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Commerce Commission Seeks Views On Vector Offer

The Commerce Commission is seeking the views of interested parties on the voluntary offer put forward by Vector as an alternative to regulatory control being imposed.

In response to its earlier intention to make a declaration of control in respect of the electricity distribution services supplied by Vector, the Commission received an administrative settlement offer from Vector in October 2006 (which was updated in January 2007). An administrative settlement is an alternative to regulatory control being imposed.

The Commission has reached the preliminary view that the voluntary offer is consistent with the objectives of the regulatory regime.

The key concern identified by the Commission in 2006 was that Vector's pricing strategy was inefficient and did not reflect Vector's costs in supplying its consumer groups. As a result, some consumer groups were being significantly overcharged while others were being undercharged, including Auckland residential consumers.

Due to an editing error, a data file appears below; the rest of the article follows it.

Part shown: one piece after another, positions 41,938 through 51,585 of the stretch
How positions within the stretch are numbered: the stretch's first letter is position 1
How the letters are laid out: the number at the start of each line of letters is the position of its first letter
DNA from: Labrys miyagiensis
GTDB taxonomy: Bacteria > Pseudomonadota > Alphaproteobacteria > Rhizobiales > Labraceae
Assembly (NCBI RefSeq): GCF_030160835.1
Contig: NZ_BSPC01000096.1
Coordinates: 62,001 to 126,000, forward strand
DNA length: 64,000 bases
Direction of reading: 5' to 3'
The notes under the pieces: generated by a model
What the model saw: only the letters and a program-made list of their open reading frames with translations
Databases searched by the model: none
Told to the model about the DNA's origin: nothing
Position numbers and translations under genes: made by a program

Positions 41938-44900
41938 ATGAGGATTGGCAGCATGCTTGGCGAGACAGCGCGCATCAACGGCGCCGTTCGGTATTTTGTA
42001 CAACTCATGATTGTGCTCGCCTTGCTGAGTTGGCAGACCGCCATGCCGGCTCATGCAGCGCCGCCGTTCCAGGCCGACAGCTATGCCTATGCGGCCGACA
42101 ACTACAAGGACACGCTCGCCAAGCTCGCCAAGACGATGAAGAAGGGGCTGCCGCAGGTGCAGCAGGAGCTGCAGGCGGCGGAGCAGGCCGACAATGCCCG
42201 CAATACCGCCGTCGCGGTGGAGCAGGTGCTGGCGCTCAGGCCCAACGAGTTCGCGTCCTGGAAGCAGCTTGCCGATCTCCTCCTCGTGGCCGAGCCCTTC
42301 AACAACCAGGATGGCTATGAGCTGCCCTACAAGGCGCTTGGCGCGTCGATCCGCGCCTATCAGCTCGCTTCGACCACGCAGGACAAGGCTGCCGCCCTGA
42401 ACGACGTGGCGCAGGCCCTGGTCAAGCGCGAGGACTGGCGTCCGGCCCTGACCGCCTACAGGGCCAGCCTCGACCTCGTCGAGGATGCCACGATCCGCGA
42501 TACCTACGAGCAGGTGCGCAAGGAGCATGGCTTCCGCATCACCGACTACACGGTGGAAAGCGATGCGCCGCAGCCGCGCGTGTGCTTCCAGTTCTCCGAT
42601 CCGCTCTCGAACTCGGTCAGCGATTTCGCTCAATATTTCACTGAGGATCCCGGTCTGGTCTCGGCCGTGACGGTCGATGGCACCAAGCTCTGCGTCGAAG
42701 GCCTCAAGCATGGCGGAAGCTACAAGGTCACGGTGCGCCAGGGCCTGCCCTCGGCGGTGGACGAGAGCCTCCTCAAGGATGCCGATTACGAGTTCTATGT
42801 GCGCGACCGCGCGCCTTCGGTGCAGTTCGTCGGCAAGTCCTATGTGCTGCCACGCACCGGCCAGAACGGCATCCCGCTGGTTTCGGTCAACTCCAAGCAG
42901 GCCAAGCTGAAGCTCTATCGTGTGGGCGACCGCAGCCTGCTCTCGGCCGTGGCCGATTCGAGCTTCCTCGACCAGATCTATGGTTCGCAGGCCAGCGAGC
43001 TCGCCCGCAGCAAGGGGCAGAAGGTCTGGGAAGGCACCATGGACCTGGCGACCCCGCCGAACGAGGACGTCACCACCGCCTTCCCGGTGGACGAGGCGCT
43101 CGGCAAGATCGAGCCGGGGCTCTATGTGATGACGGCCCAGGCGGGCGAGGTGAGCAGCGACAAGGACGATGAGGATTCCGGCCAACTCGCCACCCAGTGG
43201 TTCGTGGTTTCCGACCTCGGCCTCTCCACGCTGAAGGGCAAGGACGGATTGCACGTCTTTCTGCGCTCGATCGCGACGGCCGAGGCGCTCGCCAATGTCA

Therefore, the Commission reached the view that Vector's pricing strategy was inconsistent with the objectives of the targeted control regime.

Vector's offer involves the company rebalancing its line charges over the next fifteen months to different regions and consumer groups subject to its existing price path threshold so that the prices paid by consumers better reflect underlying costs, demands and service quality. The rebalancing will eliminate cross-subsidies between consumers groups. The removal of cross-subsidies means that the distribution component of some power bills will reduce while some will increase. Vector's distribution charges comprise around 20% - 40% of the average power bill.

"The Commission's initial view is that Vector's administrative settlement achieves many of the potential benefits of control, but with significantly lower compliance costs. Since it made its offer, Vector has reduced prices to those consumer groups that were being significantly overcharged. Acceptance of the offer would allow Vector to complete its tariff rebalancing programme by March 2009 and ensure efficiencies are realised in its pricing strategy," says Commerce Commission Chair, Paula Rebstock.